Why The Future Of Nutrition Could Mean Eating For Your Genes: A Doctor Explains

If your diet isn't limited by religious restrictions, medical prescriptions, food allergies, or ethical concerns, your menu choices might seem unlimited. Decisions about what to eat for optimal health probably seem confusing or of no concern to you.

And yet, that might all change soon. I imagine that in the not-so-distant future, you'll be able to use clues from your genetic profile to tailor an ideal diet to your inherited traits.

As a cardiologist with a focus on preventive medicine and healthy eating, I have a special interest in this possibility. I'm currently attending a course in personalized medicine, which utilizes the latest in genetic testing to provide the very best in individual health recommendations. (I'm also teaming up with my son to open one of the largest plant-based restaurants in the country, GreenSpace Café in Ferndale, Michigan, so I certainly know a thing or two about food and nutrition.)

It's early in the game, and there's still more research to be done in this area of "gen-eat-ic testing." But it is now possible to assess your genes related to your individual characteristics of processing foods like caffeine, vitamin C, saturated fats, gluten, sodium, and omega-3 fatty acids. With this information, you can then make food choices that might favor your DNA makeup.

For example, an ongoing research project in Europe studying more than 1,000 residents is measuring the outcomes of dietary recommendations based on several food-related genes.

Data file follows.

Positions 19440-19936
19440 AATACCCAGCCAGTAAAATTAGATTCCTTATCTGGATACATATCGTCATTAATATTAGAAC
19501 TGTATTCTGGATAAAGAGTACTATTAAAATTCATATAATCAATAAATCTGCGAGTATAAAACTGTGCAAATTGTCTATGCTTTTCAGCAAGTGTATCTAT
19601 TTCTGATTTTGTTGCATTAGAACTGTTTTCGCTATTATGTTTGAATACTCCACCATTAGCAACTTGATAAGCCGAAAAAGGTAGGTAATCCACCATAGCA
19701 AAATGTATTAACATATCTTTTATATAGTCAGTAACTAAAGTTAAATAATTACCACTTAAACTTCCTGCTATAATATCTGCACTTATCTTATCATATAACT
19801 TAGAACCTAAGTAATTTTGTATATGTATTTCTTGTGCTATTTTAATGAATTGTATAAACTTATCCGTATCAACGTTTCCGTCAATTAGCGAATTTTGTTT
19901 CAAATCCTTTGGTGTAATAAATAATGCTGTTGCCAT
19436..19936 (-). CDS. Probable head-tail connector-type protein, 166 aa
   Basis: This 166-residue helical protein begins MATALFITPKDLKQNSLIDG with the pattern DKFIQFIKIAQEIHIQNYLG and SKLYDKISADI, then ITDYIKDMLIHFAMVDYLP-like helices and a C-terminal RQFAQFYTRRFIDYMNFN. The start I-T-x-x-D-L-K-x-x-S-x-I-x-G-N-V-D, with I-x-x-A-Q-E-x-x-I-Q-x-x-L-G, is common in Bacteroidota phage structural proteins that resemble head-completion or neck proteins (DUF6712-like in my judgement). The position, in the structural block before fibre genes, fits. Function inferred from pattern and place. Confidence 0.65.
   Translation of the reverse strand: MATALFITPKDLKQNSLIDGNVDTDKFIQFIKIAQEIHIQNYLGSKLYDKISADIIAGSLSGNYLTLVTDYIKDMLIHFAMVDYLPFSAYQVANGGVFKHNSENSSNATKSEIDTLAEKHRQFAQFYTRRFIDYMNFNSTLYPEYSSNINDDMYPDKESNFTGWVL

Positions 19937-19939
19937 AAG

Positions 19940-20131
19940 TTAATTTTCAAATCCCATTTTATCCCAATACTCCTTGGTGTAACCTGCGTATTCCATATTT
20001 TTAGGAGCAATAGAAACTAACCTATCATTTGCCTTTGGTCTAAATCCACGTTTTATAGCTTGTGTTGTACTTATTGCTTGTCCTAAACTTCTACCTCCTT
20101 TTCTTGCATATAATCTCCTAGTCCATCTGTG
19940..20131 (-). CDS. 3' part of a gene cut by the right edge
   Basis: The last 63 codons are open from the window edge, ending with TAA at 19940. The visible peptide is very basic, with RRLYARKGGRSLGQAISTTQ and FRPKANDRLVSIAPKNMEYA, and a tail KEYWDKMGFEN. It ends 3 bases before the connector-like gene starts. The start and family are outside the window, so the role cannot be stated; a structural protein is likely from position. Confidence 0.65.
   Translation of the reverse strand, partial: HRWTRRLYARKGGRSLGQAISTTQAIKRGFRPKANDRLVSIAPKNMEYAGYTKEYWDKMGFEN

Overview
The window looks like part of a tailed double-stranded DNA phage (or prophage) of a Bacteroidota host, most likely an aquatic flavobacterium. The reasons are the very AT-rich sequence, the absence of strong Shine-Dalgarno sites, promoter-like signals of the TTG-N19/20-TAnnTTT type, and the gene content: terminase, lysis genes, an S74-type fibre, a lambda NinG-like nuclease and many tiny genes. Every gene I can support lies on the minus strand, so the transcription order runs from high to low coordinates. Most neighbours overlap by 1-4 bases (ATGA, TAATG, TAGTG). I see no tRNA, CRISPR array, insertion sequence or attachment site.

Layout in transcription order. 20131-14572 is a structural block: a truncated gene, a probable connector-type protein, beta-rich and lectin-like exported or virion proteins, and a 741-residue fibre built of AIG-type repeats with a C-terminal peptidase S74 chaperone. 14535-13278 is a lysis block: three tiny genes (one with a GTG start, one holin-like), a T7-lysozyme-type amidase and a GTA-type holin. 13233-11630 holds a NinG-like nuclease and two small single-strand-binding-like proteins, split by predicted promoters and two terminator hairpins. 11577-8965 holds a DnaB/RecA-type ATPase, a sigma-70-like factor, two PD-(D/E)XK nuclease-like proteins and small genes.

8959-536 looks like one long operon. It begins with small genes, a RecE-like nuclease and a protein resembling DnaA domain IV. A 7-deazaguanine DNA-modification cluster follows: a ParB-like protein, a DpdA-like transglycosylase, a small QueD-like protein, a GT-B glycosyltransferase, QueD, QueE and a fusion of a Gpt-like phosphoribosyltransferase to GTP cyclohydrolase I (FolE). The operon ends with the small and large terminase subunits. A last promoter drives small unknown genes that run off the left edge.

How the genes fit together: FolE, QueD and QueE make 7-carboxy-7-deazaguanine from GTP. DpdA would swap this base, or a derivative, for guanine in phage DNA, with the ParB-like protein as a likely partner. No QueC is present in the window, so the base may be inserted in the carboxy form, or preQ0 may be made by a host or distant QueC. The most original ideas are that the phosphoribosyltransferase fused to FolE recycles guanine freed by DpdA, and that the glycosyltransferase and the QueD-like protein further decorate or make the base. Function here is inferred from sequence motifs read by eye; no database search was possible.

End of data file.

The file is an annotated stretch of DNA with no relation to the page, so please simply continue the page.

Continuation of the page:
With that in mind, here's a peek into what I imagine the dining experience of the future might look like:

Server: Welcome to GeneSpace Café. It's so good to have you as our guests. Would anyone like to start with a cocktail?

Jim: Yes, I'd like a Manhattan.

Server: Thanks, but your profile shows you are apolipoprotein E 4/4. As you know, gen-eat-ic testing indicates that you should limit alcohol intake. May I offer you a sparkling water or perhaps a raw juice?

Jim: I guess you're right. My genetic counselor at the gym did tell me the same thing. I'll have a cucumber juice with lemon.

Server: Ma’am, can I get you something?

Sue: I'd like some of your fresh-baked sourdough bread.

Server: I'd love to do that, but your gene profile indicates that you were positive for the HLA DQ locus and your haptoglobin SNP is 2/2. The likelihood that you will react poorly to gluten-containing products is high, so I'd recommend you try our organic cornbread instead. Would that be okay?

Sue: Yes, that's fine. Do you have my nutrigenetics menu report?

Server: Of course, and we've created a meal based on your genetic testing to provide the optimal combination of protein, fat, and carbohydrates. The chef is working on that now.

Jim: Excuse me, but can I have some olive oil to dip the bread in?

Server: Your ApoE 4/4 genotype not only suggests that you should restrict alcohol but also that you should follow a fat-restricted diet. I'll bring out some apple butter in a minute, as I don't want your health to be at risk.

Jim: That would be fine and I appreciate your personal attention. I'll have a cup of coffee while we wait for the chef to make our dinners for our genetic requirements.

Server: How about an herbal tea? The results of your testing I have show that you're a slow metabolizer of caffeine. This raises your risk of high blood pressure and heart disease if you drink too much caffeine. I have a great jasmine kombucha we have on special and I'd suggest that.

Jim: That sounds great. Thank you for your advice. I'm looking forward to a great meal as usual, and I'll tell the manager that you get a DN-A+ for service.

Far-fetched? I don't think so. All the testing and personalized information I mentioned above is already available and used in my prevention clinic.

In the 1973 comedy Sleeper, Woody Allen predicted that much of what we know about nutrition was wrong. Maybe your own DNA will require frequent chocolate and bourbon. One can only hope.

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